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David Lawrence Silver

Professor

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Contact: 66012172

Dr. Silver is Professor and Deputy Director in the Signature Research Program in Cardiovascular & Metabolic Disorders at the Duke-NUS Medical School.  Dr. Silver obtained his Ph.D. in Genetics from Michigan State University, and postdoctoral training at Columbia University specializing in biochemistry and lipid metabolism. His long-standing research interests are in the areas of lipid storage, transport and metabolism and has a translational focus in applying his laboratory’s discoveries to the treatment of human diseases.  Dr. Silver’s laboratory is supported through competitive grants from the National Medical Research Council, Ministry of Education and National Research Foundation, is multidisciplinary utilizing biochemistry, structural biology, molecular genetics in mice and humans, and molecular and cellular biology. Dr. Silver’s notable discoveries include the FITM family of endoplasmic reticulum proteins and Mfsd2a, a lysolipid transporter critical for human brain growth. His laboratory’s research has been published in scientific journals such as Nature, Nature Genetics, Journal of Clinical Investigation, and Proceedings of the National Academy of Sciences, USA. Dr. Silver is the scientific founder of Vanteres and Travecta Therapeutics.

The overriding theme of our research group is to determine the molecular mechanisms by which organisms regulate lipid metabolism. This research theme is widely relevant to metabolic, immunological and neurological diseases.

Our primary interest involves the study of the transporter Mfsd2a that our laboratory discovered to be a lysophosphatidylcholine (LPC) transporter required for human brain growth and function.  LPCs are synthesized by the liver.  We showed that Mfsd2a is expressed at the blood-brain barrier and retinal-blood barriers and is required for the uptake of essential fatty acids carried by LPCs. Some of our goals are to determine how Mfsd2a achieves substrate specificity and determine the physiological roles of LPCs in brain growth and function with the aim of developing novel therapeutic agents.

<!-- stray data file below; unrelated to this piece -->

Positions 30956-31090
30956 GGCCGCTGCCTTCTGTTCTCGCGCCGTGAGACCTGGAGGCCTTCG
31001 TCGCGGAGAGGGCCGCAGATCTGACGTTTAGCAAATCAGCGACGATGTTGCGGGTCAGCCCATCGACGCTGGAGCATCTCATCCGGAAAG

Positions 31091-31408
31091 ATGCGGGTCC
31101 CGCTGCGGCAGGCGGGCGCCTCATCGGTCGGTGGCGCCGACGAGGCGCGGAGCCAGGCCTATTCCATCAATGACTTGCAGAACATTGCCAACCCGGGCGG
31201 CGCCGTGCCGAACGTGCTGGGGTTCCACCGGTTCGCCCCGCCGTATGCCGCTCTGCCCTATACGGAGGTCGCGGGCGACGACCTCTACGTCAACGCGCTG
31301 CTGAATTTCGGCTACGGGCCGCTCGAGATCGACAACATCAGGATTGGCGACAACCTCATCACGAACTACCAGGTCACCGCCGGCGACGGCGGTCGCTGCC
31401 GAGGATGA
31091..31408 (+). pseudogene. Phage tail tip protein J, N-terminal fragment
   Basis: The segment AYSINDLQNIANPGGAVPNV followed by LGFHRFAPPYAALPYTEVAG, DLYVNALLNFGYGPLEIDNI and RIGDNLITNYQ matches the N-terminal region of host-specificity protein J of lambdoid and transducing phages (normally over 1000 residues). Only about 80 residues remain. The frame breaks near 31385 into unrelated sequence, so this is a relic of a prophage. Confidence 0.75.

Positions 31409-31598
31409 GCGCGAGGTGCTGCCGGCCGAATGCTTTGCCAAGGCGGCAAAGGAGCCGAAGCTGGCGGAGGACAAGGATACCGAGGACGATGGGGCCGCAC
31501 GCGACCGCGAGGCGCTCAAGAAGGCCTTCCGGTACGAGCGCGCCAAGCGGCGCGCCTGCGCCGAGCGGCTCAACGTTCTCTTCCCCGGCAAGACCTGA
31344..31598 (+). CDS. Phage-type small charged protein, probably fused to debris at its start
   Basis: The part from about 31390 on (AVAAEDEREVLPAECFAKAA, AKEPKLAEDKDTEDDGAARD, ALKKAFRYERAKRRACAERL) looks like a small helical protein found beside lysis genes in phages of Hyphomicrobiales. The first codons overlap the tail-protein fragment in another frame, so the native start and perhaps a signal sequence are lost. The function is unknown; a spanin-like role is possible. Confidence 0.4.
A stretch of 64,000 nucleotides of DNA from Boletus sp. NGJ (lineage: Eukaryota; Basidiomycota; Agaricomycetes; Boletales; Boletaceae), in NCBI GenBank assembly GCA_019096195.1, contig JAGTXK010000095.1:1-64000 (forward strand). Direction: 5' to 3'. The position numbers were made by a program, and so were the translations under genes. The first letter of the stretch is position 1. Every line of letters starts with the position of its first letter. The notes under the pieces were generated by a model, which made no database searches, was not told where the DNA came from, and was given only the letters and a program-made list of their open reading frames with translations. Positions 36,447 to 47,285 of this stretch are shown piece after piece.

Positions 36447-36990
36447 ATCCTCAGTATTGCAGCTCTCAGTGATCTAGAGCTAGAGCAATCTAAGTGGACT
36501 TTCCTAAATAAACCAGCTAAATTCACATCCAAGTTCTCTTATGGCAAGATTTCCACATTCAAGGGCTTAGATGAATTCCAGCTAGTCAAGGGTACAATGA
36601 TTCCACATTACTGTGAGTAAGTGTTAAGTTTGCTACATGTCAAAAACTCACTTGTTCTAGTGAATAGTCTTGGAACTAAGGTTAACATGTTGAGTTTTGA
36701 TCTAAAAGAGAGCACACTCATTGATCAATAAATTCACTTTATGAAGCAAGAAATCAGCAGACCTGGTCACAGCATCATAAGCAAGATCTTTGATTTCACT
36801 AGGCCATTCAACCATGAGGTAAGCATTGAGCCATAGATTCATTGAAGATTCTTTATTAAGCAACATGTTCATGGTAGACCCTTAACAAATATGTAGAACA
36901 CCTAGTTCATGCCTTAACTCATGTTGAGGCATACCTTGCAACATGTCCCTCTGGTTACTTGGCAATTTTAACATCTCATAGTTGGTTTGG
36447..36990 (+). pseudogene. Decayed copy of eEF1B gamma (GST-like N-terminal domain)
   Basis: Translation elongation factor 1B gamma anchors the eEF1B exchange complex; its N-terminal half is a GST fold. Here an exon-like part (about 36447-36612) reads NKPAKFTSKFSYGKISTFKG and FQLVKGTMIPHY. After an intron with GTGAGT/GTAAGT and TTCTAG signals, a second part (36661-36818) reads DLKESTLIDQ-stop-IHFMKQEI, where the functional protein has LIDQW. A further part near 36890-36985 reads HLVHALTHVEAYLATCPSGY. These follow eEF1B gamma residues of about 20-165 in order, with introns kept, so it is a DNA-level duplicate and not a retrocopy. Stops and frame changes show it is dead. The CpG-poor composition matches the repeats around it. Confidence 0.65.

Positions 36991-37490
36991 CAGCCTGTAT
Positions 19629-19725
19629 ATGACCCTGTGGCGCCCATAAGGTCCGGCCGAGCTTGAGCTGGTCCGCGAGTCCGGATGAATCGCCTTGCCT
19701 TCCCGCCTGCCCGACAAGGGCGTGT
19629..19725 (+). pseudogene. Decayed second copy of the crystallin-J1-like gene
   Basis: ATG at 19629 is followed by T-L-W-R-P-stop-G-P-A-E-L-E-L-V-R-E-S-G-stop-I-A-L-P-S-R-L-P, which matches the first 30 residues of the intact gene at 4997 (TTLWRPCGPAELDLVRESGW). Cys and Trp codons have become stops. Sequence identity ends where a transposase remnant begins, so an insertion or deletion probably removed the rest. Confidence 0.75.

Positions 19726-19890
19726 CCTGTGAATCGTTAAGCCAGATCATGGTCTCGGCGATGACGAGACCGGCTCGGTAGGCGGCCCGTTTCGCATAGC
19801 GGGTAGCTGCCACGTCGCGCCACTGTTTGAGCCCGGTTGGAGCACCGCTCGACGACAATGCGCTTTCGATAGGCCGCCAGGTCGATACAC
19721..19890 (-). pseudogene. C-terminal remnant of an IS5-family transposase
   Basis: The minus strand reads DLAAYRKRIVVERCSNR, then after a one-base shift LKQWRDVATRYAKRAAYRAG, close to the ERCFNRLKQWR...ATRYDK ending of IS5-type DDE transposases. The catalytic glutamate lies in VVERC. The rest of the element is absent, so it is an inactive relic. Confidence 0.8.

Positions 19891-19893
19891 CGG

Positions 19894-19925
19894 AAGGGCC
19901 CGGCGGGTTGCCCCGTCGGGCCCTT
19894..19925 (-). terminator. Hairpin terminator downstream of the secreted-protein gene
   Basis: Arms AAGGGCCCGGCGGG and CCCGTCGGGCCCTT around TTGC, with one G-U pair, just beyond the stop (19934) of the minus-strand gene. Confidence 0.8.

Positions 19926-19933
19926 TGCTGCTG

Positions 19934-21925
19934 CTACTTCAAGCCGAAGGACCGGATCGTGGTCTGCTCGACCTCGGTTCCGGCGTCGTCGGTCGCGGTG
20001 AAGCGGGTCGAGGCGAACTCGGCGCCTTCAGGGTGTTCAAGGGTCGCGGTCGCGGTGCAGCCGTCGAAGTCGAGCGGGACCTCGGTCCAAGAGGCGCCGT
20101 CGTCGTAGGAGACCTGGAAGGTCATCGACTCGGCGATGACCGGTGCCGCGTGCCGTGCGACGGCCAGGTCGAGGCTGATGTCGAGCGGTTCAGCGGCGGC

Our laboratory is mechanistically driven using molecular biology, biochemistry, structural biology, metabolomics (mass spectrometry), mouse gene-targeted and transgenic models, as well as in vitro cell culture models to carry out our goals. Students and research fellows working in the lab can expect to acquire skills in molecular biology, protein biochemistry, lipid biochemistry, in vitro cell culture assays, and in physiological and biochemical analysis of genetically engineered mice.

1. Long N. Nguyen, Dongliang Ma, Guanghou Shui, Peiyan Wong, Amaury Cazenave Gassiot, Xiaodong Zhang,, Markus R. Wenk, Eyleen L.K. Goh, and David L. Silver. (2014). Mfsd2a is a transporter for the essential omega-3 fatty acid DHA. Nature, May 14, 2014.